Nannies Show Kids How to Apologize

Apologizing to Children

We all make mistakes — plenty of them. As nannies we are important role models for the children in our care. It’s important for us to confess and to apologize to children when we make mistakes. Doing so teaches children to do the same.

It’s not enough to just say we are sorry. We must model proper behavior for children by admitting that we are wrong, made a mistake, and not be ashamed to apologize.

It’s hard for toddlers to understand the concept of apologizing. But like other important social skills (like saying please and thank you) kids need to practice apologizing from a young age.

A study in the journal Child Development showed that when parents tried to help their children empathize with the person who was hurt, as opposed to forcing their children to get along, the children were more empathetic and tended to engage in positive social acts. The more often you ask children to consider how they have affected others, the more likely they will behave well.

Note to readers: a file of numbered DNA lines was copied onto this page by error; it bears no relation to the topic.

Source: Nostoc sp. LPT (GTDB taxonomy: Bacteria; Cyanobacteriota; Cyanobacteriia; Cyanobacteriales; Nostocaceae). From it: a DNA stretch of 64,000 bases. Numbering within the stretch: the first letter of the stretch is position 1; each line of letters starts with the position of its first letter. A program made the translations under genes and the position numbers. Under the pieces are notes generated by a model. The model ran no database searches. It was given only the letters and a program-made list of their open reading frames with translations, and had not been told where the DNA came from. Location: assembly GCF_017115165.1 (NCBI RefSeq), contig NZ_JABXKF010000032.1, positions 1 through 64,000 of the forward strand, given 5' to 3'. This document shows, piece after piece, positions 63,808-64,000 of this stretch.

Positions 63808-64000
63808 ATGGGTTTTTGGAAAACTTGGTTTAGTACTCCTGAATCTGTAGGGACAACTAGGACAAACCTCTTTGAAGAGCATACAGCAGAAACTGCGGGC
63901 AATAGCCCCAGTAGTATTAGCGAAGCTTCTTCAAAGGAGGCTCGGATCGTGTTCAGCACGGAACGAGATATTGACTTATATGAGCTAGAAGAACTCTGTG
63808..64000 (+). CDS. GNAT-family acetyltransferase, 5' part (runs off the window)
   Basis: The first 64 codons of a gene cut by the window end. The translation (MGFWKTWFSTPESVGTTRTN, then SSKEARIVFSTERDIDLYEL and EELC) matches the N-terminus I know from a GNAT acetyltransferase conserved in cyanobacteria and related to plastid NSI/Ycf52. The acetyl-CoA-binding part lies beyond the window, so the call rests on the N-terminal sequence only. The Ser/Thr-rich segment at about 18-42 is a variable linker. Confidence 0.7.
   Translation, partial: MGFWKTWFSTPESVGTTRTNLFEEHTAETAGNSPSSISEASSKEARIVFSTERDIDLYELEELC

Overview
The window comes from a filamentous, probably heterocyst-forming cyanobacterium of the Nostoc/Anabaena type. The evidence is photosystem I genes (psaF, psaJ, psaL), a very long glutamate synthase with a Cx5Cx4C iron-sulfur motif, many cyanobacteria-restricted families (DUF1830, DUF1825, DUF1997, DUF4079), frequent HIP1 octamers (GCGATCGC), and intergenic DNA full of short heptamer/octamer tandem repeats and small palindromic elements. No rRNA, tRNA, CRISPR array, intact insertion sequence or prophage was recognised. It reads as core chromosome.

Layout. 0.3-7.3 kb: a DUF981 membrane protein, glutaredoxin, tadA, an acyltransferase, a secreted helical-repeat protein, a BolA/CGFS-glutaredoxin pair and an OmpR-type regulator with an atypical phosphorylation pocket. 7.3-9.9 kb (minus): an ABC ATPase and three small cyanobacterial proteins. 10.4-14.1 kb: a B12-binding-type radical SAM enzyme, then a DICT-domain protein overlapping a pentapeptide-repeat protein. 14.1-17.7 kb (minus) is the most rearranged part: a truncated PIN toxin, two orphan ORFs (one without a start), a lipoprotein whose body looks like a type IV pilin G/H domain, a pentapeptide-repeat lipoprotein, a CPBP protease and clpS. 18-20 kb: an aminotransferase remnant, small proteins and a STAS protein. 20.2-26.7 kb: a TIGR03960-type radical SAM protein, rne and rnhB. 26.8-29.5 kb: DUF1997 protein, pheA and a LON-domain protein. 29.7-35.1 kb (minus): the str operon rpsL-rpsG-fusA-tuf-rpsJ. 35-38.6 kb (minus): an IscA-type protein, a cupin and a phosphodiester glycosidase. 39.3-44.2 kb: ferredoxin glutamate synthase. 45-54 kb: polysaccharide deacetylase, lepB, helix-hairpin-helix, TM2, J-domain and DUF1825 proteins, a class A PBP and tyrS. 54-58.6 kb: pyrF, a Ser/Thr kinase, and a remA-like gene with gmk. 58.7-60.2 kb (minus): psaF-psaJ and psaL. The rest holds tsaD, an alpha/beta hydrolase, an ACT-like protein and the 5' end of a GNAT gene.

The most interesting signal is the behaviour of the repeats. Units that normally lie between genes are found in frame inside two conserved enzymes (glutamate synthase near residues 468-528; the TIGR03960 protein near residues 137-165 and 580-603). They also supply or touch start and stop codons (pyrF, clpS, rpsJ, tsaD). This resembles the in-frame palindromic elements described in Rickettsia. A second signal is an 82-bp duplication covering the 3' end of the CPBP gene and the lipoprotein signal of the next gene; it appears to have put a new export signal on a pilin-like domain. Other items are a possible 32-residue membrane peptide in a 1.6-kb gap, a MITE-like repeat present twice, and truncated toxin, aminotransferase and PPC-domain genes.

What to Say:

“I’m sorry. I shouldn’t have yelled at you that way. Please forgive me.”

“I should have apologized before now. I’m sure I hurt your feelings by waiting for so long.”

“I was wrong to get so upset with you over such a small thing. I apologize.”

“I bet you are hurt over what I said. I made a mistake. I was wrong and I hope you will forgive me.”

How Not to Say It:

“I’m sorry, but I wouldn’t have yelled at you if you had done what I asked.

“Don’t be so upset. You know I didn’t mean it.”

When trying to get kids to apologize to you or someone else, don’t insist they sound sincere. They probably won’t sound sincere, at least not right away. The first thing they need to learn is that they were wrong. Later, when emotions are not as intense, help them to think about how they hurt someone else’s feelings and what they can do to make amends.

What to Say:

“This problem will not go away until you say you are sorry.”

“You broke your brother’s toy on purpose. Tell me how you think he felt when you did that.”

“I heard you tell your sister you were sorry. That meant a lot to me. Good for you.”

How Not to Say It:

“If you don’t apologize, you can forget going swimming today.”

It takes time for children to gain empathy for others and learn to apologize. But we must encourage them to apologize when they make mistakes and role model by apologizing to them and others when we make mistakes as well.


How to Say It to Your Kids

%d bloggers like this: